SO FAR, there have been hundreds of deaths from the coronavirus outbreak in China, while some 35,000 others may potentially be infected. Even though the exact source of this new strain of virus remains uncertain, it is believed to have spread to humans from an animal. Most recently, researchers have traced a possible link to the endangered pangolin: a shy creature hunted ruthlessly for its meat and scales, which is used in traditional Chinese medicine. At this point, only this much is certain that the coronavirus is spreading around the world at a pace that exceeds our understanding of it. Away from mainland China, there have been other deaths in Hong Kong as well as in the Philippines. At least 25 other countries have reported that some of their citizens are suffering from the virus. Among them are Japan, Thailand, South Korea, Taiwan, Malaysia, Australia, Canada, India, and the UAE.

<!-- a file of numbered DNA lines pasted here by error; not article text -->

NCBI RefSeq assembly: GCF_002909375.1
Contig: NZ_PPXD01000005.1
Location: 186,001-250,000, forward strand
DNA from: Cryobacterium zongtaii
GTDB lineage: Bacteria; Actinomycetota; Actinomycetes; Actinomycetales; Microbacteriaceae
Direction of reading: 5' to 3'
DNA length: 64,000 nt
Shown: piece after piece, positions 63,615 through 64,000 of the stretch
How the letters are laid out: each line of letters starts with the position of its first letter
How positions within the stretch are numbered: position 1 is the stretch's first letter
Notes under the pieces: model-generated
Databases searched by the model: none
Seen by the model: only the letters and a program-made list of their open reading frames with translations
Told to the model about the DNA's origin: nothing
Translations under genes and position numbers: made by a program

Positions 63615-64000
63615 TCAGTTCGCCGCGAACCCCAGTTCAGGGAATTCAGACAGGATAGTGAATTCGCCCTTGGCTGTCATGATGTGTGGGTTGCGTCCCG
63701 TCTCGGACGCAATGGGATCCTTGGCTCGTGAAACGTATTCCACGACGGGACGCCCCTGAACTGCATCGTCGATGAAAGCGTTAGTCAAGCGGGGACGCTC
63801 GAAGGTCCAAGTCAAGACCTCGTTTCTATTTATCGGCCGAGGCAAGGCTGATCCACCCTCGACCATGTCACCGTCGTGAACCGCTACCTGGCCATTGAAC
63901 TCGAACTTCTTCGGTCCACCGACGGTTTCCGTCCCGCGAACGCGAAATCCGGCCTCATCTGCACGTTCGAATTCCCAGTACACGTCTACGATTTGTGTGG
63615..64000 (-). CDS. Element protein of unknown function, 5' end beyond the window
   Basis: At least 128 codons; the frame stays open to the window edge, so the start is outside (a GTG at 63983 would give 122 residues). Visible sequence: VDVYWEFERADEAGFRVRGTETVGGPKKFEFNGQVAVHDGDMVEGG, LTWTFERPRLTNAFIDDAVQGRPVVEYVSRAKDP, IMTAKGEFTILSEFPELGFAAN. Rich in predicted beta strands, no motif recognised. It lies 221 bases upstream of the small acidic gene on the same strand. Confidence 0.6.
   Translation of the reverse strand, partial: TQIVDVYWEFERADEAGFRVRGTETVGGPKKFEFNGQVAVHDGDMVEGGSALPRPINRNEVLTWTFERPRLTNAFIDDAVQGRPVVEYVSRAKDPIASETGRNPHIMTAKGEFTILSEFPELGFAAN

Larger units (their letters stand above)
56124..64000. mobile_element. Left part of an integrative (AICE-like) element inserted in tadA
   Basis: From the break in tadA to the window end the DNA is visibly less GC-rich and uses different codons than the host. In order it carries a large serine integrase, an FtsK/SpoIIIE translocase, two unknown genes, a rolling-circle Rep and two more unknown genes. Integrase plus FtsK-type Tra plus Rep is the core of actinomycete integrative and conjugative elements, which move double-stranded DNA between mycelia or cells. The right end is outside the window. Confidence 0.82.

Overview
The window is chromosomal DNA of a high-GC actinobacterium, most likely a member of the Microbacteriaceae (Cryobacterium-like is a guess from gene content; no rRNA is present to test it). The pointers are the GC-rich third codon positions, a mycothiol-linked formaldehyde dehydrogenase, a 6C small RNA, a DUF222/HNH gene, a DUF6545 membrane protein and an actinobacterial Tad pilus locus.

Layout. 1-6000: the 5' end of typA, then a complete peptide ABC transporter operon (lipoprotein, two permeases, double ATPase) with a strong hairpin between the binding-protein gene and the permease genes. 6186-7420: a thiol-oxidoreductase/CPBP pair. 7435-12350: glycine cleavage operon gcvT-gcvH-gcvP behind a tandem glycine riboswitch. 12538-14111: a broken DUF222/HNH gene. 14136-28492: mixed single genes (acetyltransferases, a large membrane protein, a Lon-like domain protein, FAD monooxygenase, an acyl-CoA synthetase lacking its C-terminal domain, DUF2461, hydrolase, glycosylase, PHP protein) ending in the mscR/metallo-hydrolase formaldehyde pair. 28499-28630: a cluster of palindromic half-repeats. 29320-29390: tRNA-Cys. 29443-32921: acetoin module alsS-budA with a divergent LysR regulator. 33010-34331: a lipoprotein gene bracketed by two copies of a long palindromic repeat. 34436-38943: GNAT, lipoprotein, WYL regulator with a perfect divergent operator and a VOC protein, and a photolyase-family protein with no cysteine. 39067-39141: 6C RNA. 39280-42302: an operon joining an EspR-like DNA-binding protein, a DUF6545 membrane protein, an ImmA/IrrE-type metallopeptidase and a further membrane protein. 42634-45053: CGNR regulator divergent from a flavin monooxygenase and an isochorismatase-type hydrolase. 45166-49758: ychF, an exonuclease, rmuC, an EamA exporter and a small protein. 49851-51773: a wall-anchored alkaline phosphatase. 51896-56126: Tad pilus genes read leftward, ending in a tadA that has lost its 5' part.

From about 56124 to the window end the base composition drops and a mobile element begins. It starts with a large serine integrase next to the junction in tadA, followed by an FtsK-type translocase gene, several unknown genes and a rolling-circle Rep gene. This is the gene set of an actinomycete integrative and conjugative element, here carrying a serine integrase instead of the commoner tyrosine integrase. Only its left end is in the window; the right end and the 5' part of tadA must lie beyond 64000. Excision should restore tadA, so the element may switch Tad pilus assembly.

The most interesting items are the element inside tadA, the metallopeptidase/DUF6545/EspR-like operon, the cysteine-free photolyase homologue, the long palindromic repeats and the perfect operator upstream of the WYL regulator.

Tragically, the latest list of victims includes the Chinese doctor Li Wenliang, who is believed to have contracted the disease from a patient he was treating in Wuhan city, the epicentre of the storm. In December last year, the 34-year-old doctor had taken to social media to break the news of a deadly “SARS-like” new virus — but instead of paying heed to his warning, the Chinese authorities tried to silence him for “rumour-mongering” and began an investigation against him for having “severely disturbed the social order”. Posthumously, the young doctor is now being hailed as a hero, and there is simmering anger towards the way the initial warnings were handled. There is a lesson here: when states do not listen to experts, and instead, persecute them for speaking up, or when they try to control the narrative to such an extent that it glosses over harsh realities, problems do not disappear. They only fester and return in the shape of a bigger monster. Had Li’s warning been heard, perhaps more lives could have been saved — including his own.
Published in Dawn, February 9th, 2020